The writer Kathleen Norris* tells the story of an old man she knew who had been diagnosed with cancer. In his illness he had reached for a Bible which had been given to him and his wife on their Wedding Day by his Grandfather. The man confessed that he had never really bothered with it. It was leather-bound with the couple’s names on the front cover. He and his new wife had sent a polite thankyou note but simply placed it on a shelf in their wardrobe.
On opening the Bible, the now elderly and sick man discovered why his Grandfather had often asked them how much they’d liked their present. They thought he was showing signs of ageing but these many years later it was revealed that Grandfather had placed a twenty-dollar Bill at the beginning of every Book of the Bible- over a thousand dollars in all. Because the man had just seen the Bible and assumed there was nothing there to interest him, he (and his wife) had missed out on quite a gift.
We are used to hearing the word ‘prejudice’ quite lot these days in a range of contexts. It literally describes our tendency to hold an opinion or feeling which has been formed beforehand or without knowledge, thought or reason. It also describes the way we sometimes make somewhat lazy assumptions based on the label we can apply to someone (“I recognise your sort!”) and that means we don’t have to think or look more deeply. However, the risk we take is in missing out on quite a gift.
Perhaps with good reason, we don’t like to acknowledge how prone we can be to this kind of attitude but if we’re honest, I believe there are countless ways in which we make lazy and uninformed assumptions about people, things and places. Again, it’s a kind of short-hand but in the end it’s an unimaginative and bland way to live.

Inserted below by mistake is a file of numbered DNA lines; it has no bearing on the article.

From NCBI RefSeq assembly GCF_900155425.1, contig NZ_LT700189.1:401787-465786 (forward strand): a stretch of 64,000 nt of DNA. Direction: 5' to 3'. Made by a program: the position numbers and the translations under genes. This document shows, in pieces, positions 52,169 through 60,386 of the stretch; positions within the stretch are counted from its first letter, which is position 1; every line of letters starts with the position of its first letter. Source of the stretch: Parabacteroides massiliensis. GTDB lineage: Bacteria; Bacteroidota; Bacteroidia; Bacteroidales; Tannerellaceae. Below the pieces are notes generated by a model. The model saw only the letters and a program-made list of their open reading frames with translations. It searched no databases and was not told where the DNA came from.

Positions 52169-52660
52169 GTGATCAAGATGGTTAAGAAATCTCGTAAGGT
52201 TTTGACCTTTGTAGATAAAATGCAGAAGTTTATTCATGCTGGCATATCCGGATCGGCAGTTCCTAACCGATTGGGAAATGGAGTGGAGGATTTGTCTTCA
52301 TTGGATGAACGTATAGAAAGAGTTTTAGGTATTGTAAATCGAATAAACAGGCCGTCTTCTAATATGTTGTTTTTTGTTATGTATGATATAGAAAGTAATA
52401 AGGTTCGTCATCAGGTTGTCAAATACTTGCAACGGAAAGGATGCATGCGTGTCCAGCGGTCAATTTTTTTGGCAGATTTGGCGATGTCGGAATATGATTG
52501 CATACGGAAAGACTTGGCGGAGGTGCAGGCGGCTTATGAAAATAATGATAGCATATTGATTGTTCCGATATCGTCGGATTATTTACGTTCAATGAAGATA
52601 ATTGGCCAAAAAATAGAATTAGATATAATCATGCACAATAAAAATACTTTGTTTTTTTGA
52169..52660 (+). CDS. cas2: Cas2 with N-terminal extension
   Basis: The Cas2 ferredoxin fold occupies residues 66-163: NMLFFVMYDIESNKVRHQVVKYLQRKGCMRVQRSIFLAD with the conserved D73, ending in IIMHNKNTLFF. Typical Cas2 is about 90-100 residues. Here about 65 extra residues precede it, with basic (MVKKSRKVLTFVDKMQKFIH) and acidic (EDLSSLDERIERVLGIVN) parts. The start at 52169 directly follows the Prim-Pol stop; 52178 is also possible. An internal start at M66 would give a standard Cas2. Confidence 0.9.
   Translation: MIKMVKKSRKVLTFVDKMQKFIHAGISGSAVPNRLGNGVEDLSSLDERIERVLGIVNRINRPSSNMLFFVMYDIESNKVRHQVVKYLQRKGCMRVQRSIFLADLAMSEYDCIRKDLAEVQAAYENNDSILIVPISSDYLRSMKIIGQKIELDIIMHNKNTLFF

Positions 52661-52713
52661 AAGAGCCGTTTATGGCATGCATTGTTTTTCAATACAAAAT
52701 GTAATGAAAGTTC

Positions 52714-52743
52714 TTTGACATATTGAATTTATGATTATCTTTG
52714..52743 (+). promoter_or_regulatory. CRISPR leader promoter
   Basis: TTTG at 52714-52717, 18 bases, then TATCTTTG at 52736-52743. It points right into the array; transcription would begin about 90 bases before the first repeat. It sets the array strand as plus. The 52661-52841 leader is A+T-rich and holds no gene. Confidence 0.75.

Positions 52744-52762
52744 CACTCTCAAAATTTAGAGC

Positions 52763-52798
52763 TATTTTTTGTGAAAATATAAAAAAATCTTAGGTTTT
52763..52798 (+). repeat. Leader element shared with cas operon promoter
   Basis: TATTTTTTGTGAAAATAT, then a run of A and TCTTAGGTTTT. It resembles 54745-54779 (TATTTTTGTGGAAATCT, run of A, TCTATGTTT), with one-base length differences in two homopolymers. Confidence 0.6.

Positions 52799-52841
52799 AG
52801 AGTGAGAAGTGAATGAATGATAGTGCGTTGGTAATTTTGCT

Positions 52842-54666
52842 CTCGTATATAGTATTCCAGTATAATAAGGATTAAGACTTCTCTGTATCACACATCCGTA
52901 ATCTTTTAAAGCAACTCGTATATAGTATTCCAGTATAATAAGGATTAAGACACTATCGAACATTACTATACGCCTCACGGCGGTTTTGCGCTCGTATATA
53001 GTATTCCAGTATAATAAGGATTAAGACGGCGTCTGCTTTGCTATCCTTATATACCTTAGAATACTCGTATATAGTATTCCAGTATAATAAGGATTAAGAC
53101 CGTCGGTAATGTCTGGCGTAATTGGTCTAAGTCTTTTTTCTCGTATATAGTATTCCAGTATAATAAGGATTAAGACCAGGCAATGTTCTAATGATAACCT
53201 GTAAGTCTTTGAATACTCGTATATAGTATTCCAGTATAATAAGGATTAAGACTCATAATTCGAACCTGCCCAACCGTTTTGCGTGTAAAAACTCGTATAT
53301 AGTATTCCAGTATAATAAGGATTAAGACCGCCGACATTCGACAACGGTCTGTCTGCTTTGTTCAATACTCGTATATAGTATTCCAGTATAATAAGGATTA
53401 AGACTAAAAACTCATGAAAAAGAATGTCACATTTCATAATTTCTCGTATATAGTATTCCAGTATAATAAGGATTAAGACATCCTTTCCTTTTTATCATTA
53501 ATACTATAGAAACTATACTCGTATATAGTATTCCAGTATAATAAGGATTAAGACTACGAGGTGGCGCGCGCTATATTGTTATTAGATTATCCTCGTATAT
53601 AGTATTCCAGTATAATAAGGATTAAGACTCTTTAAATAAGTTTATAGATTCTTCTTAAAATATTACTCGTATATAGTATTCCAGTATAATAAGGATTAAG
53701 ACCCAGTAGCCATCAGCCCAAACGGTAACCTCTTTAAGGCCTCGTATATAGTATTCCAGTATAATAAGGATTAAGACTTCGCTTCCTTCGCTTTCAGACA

It can be quite tragic when we see it for example in a marriage, where a couple no longer think there is anything more to learn or discover about the other. So often it helps to take another look, to ask questions so that we don’t miss out on quite a gift.
There’s an incident in John’s Gospel (John 1.43-50) where Jesus was subject to this kind of prejudice. A man called Philip invites his friend Nathaniel to come and meet Jesus. Knowing where Jesus had come from, he immediately replies, “Can anything good come from Nazareth?” Mercifully, Nathaniel sets aside his prejudiced view, accepts the invitation and his life is never the same again.
The Season of Lent which begins this month is a good opportunity to have a think about some of our prejudices, some of our automatic assumptions and reactions to things, people and places. In particular, I’d recommend thinking about your assumptions (shall we call them prejudices?) about Jesus. How well do you really know him and all that he said and did? What might happen if you took another look?
Holy Week and Easter (even in lock-down) is an especially good place for discovering what Jesus is all about. Good Friday, in particular (where Christians spend a long time looking at the Cross and listening to the words of Jesus) is the perfect antidote for any sense that he is to be classed as ordinary or of no account.
The Gospels tell us of many people who are called ‘passers-by’ on the first Good Friday. They were people who made this mistake and saw nothing more of interest than the execution of another misbegotten criminal. But those who stayed by the cross, witnessed the way in which he died and looked more deeply, and listened to the things he said saw something more going on – and their lives were never the same again.
This Lent, Good Friday and Easter, take another look at Jesus. And don’t miss out on the gift of a lifetime.
Every blessing, David
* ‘Amazing Grace: A vocabulary of Faith’ by Kathleen Norris (Lion)